4. That is why I suggested the difficulty sliders in another topic in this subforum. Those would let us configure the difficulty level we want regarding temperature effects, food consumption, number and damage of aggressive animals, item degradation, etc. This way, the game would appeal to everyone...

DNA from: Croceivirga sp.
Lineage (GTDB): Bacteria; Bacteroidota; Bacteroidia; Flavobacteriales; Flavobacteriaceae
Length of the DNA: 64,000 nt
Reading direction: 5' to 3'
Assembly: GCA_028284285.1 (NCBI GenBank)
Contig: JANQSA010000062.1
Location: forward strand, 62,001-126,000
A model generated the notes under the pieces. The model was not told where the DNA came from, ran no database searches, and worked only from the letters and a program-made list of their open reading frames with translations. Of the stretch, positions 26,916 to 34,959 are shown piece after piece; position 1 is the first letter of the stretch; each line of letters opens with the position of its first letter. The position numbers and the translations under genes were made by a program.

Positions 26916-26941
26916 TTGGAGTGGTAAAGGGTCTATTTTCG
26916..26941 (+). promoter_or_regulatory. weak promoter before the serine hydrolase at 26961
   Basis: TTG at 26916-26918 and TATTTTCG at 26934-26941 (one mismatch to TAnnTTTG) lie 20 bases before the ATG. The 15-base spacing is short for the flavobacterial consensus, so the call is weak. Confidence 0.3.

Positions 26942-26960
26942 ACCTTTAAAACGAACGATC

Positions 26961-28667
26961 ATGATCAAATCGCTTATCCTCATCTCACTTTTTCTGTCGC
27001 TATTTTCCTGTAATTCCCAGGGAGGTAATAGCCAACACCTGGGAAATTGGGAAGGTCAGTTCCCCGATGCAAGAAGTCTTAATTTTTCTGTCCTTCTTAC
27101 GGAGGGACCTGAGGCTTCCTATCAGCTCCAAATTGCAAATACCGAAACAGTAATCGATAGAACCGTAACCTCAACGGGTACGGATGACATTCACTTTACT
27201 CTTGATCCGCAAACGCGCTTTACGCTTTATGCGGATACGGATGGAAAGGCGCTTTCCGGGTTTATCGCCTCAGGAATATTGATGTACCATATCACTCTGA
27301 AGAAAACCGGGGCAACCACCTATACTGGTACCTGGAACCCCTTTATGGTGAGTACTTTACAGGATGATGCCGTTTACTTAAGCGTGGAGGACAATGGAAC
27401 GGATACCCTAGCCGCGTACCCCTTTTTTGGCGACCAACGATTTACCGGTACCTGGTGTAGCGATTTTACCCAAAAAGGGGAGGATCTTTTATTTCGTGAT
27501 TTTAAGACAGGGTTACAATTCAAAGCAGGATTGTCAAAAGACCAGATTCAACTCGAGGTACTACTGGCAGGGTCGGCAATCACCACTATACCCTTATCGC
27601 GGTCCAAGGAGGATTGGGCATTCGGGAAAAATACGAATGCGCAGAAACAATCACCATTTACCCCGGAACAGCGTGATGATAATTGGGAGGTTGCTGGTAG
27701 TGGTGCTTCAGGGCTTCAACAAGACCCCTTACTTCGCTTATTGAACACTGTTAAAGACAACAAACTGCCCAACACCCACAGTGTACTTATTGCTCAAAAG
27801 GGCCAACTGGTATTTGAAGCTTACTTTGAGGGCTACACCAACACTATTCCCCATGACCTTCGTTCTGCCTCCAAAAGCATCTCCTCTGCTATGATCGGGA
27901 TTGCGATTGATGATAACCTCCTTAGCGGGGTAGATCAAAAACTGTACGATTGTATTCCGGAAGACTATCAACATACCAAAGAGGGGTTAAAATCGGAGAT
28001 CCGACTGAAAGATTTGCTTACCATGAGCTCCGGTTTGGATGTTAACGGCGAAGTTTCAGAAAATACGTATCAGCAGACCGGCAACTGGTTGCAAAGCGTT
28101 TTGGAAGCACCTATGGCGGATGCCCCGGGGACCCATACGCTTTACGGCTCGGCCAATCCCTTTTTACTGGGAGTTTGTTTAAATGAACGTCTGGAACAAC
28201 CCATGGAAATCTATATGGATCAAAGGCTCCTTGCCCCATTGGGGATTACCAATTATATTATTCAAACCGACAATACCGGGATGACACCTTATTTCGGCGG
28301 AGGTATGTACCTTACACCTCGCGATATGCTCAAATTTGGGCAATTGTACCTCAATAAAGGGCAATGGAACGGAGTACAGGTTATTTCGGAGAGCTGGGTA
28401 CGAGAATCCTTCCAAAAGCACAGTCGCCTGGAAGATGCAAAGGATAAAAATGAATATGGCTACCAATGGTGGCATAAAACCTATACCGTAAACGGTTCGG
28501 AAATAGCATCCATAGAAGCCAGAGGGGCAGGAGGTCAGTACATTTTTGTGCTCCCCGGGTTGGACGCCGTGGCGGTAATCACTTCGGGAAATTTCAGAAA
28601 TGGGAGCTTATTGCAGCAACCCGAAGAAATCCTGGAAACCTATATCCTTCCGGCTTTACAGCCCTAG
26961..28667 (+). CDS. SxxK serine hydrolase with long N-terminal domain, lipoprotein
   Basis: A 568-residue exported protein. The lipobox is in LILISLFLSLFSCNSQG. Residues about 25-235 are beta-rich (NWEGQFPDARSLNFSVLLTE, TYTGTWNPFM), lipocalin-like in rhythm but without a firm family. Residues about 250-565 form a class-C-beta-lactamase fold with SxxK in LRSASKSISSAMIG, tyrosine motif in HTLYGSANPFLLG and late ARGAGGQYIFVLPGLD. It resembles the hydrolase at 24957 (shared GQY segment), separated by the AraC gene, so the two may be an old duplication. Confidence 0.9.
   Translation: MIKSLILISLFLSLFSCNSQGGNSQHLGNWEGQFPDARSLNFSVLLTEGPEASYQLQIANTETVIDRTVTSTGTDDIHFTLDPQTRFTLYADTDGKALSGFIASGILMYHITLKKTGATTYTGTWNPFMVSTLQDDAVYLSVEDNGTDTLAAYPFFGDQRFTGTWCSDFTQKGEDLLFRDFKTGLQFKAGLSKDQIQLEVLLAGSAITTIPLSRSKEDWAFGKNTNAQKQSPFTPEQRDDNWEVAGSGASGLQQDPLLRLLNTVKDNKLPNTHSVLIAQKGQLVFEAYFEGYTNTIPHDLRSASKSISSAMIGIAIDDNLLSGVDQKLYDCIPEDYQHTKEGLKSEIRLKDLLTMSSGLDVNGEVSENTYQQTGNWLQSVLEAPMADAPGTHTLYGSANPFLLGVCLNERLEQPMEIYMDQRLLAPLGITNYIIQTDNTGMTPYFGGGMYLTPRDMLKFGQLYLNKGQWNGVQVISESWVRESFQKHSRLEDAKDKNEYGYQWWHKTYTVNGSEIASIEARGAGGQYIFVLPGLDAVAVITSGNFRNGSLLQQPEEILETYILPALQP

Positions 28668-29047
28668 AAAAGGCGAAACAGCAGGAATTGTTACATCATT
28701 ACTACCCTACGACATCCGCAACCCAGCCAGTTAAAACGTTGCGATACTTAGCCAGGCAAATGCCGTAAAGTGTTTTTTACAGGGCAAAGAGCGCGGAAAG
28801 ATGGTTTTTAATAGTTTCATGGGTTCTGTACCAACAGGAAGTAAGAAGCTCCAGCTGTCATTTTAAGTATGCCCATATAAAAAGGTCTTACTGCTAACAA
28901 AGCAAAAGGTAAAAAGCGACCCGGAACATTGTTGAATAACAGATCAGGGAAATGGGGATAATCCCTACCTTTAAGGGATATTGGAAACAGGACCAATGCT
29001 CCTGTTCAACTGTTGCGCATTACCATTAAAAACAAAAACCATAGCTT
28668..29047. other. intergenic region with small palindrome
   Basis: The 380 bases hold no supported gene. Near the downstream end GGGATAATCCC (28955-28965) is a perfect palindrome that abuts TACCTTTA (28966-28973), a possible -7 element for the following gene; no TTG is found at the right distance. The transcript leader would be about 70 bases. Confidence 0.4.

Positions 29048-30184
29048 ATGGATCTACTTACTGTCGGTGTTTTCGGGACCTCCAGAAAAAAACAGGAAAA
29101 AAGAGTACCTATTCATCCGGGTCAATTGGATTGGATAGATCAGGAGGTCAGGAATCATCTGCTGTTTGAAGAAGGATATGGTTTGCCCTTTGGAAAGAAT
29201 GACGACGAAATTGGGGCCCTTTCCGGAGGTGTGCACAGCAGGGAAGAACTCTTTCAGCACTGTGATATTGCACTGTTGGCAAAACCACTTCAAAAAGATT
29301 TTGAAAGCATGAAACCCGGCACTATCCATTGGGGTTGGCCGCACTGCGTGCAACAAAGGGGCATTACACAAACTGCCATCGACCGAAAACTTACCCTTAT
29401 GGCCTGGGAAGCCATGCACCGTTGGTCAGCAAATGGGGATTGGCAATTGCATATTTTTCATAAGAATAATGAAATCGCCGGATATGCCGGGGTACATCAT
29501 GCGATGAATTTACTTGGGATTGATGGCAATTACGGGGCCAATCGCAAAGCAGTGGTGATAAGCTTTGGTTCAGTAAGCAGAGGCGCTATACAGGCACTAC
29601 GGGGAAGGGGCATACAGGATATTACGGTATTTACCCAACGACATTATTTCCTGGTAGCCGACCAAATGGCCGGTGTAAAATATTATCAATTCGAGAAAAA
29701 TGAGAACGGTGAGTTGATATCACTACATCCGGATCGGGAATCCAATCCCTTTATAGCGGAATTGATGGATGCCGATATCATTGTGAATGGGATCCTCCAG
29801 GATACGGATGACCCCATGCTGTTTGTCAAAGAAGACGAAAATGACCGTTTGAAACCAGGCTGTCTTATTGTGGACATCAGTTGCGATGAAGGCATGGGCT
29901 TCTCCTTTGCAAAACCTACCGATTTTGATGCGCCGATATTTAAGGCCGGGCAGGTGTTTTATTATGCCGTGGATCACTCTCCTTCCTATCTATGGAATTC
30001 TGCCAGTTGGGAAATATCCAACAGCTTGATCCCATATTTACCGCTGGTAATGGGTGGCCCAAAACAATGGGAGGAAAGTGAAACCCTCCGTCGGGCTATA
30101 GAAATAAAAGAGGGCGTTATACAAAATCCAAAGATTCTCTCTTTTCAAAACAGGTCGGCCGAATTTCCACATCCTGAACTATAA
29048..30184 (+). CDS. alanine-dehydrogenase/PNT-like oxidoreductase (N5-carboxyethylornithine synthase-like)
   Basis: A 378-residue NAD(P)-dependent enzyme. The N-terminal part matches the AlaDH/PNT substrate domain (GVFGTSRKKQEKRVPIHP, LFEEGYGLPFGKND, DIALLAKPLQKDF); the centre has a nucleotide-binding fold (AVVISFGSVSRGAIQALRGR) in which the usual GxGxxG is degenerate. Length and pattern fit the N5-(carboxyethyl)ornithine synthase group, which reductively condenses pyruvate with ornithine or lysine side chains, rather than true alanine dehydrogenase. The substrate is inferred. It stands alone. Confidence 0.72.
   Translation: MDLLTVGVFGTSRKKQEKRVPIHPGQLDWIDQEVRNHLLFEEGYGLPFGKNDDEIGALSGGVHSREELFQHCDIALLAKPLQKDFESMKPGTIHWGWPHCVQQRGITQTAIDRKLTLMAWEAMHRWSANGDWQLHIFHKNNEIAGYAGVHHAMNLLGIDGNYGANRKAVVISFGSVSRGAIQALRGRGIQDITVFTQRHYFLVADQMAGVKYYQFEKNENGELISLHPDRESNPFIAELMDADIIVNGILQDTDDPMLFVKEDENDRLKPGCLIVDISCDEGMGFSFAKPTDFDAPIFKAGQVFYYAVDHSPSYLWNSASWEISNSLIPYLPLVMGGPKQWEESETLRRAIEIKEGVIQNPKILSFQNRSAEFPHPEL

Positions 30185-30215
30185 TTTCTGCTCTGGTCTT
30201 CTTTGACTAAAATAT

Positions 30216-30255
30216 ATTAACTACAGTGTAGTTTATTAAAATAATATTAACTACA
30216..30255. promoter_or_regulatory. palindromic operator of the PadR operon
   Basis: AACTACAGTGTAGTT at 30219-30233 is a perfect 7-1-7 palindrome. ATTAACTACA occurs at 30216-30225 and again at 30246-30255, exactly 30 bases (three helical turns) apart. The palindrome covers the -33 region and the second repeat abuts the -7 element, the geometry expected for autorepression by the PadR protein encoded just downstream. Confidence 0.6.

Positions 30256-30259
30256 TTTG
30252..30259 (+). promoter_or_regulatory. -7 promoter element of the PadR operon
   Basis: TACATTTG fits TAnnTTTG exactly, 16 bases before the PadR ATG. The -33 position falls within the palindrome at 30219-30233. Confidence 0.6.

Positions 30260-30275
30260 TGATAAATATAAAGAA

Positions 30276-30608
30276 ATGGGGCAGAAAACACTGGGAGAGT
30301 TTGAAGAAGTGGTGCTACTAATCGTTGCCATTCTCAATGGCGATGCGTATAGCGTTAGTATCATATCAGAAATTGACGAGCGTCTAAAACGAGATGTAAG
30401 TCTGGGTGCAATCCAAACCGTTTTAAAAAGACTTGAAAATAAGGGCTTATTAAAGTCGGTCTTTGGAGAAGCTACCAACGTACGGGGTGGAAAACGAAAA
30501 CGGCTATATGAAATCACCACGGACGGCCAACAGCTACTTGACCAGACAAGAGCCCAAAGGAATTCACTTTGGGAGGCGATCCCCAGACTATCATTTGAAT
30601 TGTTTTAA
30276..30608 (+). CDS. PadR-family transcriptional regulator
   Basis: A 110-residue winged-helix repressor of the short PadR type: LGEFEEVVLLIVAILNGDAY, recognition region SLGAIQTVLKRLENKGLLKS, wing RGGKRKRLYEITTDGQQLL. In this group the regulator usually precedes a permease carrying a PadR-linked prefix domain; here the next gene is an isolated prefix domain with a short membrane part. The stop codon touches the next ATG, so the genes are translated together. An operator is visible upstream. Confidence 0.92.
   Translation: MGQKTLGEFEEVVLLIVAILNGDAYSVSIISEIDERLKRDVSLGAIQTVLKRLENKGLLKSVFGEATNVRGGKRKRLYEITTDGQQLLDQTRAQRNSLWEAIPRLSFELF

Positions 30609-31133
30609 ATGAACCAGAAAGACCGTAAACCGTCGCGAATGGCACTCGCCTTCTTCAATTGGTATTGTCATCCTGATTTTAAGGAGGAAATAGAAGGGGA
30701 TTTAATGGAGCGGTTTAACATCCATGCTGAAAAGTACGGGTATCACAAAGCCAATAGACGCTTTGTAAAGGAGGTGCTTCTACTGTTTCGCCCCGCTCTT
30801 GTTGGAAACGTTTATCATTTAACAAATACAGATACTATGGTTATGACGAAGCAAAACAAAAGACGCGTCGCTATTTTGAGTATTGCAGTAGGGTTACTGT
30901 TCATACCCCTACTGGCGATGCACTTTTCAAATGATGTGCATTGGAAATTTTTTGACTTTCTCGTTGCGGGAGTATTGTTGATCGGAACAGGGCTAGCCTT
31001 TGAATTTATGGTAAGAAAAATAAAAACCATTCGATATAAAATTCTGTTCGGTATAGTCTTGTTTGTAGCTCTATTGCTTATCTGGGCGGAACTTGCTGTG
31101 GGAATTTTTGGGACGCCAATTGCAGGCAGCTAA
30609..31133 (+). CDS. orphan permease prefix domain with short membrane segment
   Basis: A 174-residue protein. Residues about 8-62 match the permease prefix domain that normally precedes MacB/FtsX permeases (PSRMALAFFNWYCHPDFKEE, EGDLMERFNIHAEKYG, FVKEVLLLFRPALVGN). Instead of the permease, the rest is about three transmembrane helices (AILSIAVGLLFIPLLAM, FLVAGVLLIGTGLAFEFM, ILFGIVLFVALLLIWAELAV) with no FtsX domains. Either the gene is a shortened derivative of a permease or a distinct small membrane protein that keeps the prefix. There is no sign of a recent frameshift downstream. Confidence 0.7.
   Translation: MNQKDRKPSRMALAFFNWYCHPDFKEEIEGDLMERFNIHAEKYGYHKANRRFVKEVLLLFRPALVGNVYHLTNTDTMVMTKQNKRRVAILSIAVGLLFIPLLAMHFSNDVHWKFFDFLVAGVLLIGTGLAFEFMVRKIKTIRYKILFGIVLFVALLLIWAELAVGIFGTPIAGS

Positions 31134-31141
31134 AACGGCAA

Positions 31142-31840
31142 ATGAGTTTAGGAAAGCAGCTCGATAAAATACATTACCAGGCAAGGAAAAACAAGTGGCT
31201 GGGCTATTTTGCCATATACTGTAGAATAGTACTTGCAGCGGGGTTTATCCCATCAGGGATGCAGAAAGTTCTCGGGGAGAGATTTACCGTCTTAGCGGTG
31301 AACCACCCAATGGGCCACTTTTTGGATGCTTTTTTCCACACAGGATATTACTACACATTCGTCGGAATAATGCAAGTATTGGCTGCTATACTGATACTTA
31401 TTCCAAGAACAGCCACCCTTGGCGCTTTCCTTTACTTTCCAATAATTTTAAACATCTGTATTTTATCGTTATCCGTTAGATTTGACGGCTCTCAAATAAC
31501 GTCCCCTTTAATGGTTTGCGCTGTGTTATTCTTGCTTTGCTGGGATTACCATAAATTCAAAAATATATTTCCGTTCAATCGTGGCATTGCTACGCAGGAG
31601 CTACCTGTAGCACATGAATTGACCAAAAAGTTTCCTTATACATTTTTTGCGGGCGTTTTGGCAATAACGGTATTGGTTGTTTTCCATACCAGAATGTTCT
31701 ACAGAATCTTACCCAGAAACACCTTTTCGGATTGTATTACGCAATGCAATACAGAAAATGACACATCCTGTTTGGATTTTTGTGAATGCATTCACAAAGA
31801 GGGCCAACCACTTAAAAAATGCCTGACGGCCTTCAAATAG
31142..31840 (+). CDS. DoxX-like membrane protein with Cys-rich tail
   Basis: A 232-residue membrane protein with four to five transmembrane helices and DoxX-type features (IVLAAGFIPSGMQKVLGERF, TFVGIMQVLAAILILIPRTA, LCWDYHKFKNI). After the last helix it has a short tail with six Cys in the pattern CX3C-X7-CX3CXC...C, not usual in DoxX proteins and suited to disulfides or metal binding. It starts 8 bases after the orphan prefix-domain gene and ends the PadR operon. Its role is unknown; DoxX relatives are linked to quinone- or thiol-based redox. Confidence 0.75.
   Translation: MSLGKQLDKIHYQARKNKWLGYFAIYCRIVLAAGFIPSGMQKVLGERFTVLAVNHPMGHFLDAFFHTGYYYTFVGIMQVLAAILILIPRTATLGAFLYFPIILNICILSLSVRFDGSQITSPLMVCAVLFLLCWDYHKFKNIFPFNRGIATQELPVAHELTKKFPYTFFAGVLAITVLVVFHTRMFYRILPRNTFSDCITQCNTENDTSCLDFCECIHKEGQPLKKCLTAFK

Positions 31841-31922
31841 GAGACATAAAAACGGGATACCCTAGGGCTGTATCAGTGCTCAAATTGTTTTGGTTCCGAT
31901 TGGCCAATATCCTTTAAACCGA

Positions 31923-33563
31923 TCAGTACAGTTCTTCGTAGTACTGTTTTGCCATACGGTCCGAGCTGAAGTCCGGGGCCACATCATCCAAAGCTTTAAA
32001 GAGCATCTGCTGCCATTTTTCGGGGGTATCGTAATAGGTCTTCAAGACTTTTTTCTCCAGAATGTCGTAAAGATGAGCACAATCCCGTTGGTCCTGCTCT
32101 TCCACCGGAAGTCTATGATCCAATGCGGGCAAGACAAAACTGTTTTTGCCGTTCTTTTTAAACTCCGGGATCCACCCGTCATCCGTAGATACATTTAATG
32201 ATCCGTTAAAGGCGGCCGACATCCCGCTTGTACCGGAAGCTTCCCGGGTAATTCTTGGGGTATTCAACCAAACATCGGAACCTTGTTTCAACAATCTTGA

5. The more I read feedback from other gamers, the more I realize that tweaking the difficulty is a very difficult thing. The reason is because some people are looking for a hardcore survival challenge, while others prefer a more casual approach to experience the game in a calmer way. In the end, it's almost impossible to appeal to everyone... But maybe there is a solution: Difficulty sliders. They can let us adjust the game to our desired level of challenge. If you think about 4X games, you can see that most of them let you tailor the shape and conditions of your world/galaxy/whatever. Perhaps TLD could use that approach too. So, what could be adjusted here? First let's analyze what things are adding difficulty to the game, and then we can think about ways to modify them: - Temperature adjustement This slider would be an amount of degrees ranging from +X to -X. The idea is to add or substract that number from the final temperature given by the game. This way we could have colder temperatures that would drive us faster into freezing status, or we could configure the winter to be a bit warmer. - Temperature "damage" This slider would be a multiplier (x0.5, x2, etc.) that would let us change how much damage is done to our condition once we get the "Freezing" status. This slider, coupled with the temperature adjustment would let us tailor extreme harsh temperature conditions, having to focus on our body temperature, and planning ahead short trips because of the weather. On the other side, if we prefer to focus more on the loot survival side, we can simply tailor down these two sliders and forget about cold weather affecting ourselves. - Caloric consumption This would be another multiplier slide that would let us alter how much calories are we consuming with each of our actions. For instance, if the standard caloric consumption for an hour foraging wood are 400 calories, if we set this slider to x2, they would really cost 800. If we set the slider to half of it, then it would cost 200. - Food amount This would be a slider that would let us specify the amount of food that is present in the world, either for looting, or obtained by hunting. - Food "strength" Our main way of recovering calories is eating food. This multiplier slider would let us alter how much calories we regain from eating. We find here another interesting sinergy with the previous difficulty slider, as we can set very small amounts or food, but making also them more strong, making every single item we find a precious treasure. On the other side, if we prefer to focus on looting and scouting, we can make the food weaker, forcing us to move and scavenge more often. - Food/Tools/Clothing decay rate Another set of multiplier sliders that could let us alter the standard rate of decay of each set of items. Maybe we want to make food degrade quickly, to force us to go more often on hunting, or make the clothing decaying slower so we can focus on the survival part (food/water/temperature). - Amount of fauna This slider would let us increase or decrease the amount of animals present in the game. Maybe we can add more aggressive animals if we want a challenge, or lower their quantity if we prefer to focus on other aspecs of survival - Animal damage This multiplier difficulty slider would alter the amount of damage dealt by aggressive animals. This way we can set lower quantity of wolves (or other creatures), but making them much more deadlier. On the opposite we can make them easier to defeat. Final thoughts Most of these sliders are merely multipliers that could be applied right before affecting the character or the world, so perhaps they might be "relatively" easier to make (I don't know). If it is something that could be assumed by the devs, it would let everybody tailor their TLD experience to their liking. Want to focus on temperature managing, hunger and thirst control? Check. Do you prefer focusing on exploring with lighter survival mechanics? Check. Do you prefer to fight against the cold instead of food scavenging? Check. Do you want a more action oriented game (within limits)? Check. Do you prefer a more throughtful approach? Check. Do you prefer a short but intense game? Check. Do you prefer a long and resource management strategic-wise game? Check.